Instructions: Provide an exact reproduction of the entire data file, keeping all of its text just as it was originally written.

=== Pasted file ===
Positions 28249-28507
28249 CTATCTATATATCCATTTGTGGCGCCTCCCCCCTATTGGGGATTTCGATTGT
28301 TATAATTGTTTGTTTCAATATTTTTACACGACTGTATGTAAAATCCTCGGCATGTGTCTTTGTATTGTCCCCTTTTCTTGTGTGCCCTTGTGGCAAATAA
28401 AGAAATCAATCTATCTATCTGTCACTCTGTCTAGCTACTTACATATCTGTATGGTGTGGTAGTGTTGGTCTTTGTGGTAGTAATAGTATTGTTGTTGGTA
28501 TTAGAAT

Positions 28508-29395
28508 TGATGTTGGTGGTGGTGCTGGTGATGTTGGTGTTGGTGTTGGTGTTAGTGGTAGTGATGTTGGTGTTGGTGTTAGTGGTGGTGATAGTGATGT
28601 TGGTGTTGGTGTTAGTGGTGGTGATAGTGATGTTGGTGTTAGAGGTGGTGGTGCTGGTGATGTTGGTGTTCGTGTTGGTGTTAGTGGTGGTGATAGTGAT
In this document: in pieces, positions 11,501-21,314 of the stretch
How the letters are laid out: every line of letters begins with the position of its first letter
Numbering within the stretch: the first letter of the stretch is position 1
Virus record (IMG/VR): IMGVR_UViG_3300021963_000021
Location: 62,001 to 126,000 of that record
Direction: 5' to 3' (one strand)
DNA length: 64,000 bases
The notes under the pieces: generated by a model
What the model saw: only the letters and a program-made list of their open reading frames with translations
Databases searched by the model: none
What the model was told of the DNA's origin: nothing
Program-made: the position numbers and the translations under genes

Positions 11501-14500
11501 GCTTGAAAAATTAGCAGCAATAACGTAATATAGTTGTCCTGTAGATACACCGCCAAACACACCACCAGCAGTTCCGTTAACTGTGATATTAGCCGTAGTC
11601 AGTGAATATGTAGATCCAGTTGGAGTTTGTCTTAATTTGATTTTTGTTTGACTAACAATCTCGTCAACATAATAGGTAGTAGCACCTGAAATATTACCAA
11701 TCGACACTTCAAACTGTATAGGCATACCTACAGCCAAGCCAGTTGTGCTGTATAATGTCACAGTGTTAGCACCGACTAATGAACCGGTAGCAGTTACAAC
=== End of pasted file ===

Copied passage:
Positions 28249-28507
28249 CTATCTATATATCCATTTGTGGCGCCTCCCCCCTATTGGGGATTTCGATTGT
28301 TATAATTGTTTGTTTCAATATTTTTACACGACTGTATGTAAAATCCTCGGCATGTGTCTTTGTATTGTCCCCTTTTCTTGTGTGCCCTTGTGGCAAATAA
28401 AGAAATCAATCTATCTATCTGTCACTCTGTCTAGCTACTTACATATCTGTATGGTGTGGTAGTGTTGGTCTTTGTGGTAGTAATAGTATTGTTGTTGGTA
28501 TTAGAAT

Positions 28508-29395
28508 TGATGTTGGTGGTGGTGCTGGTGATGTTGGTGTTGGTGTTGGTGTTAGTGGTAGTGATGTTGGTGTTGGTGTTAGTGGTGGTGATAGTGATGT
28601 TGGTGTTGGTGTTAGTGGTGGTGATAGTGATGTTGGTGTTAGAGGTGGTGGTGCTGGTGATGTTGGTGTTCGTGTTGGTGTTAGTGGTGGTGATAGTGAT
In this document: in pieces, positions 11,501-21,314 of the stretch
How the letters are laid out: every line of letters begins with the position of its first letter
Numbering within the stretch: the first letter of the stretch is position 1
Virus record (IMG/VR): IMGVR_UViG_3300021963_000021
Location: 62,001 to 126,000 of that record
Direction: 5' to 3' (one strand)
DNA length: 64,000 bases
The notes under the pieces: generated by a model
What the model saw: only the letters and a program-made list of their open reading frames with translations
Databases searched by the model: none
What the model was told of the DNA's origin: nothing
Program-made: the position numbers and the translations under genes

Positions 11501-14500
11501 GCTTGAAAAATTAGCAGCAATAACGTAATATAGTTGTCCTGTAGATACACCGCCAAACACACCACCAGCAGTTCCGTTAACTGTGATATTAGCCGTAGTC
11601 AGTGAATATGTAGATCCAGTTGGAGTTTGTCTTAATTTGATTTTTGTTTGACTAACAATCTCGTCAACATAATAGGTAGTAGCACCTGAAATATTACCAA
11701 TCGACACTTCAAACTGTATAGGCATACCTACAGCCAAGCCAGTTGTGCTGTATAATGTCACAGTGTTAGCACCGACTAATGAACCGGTAGCAGTTACAAC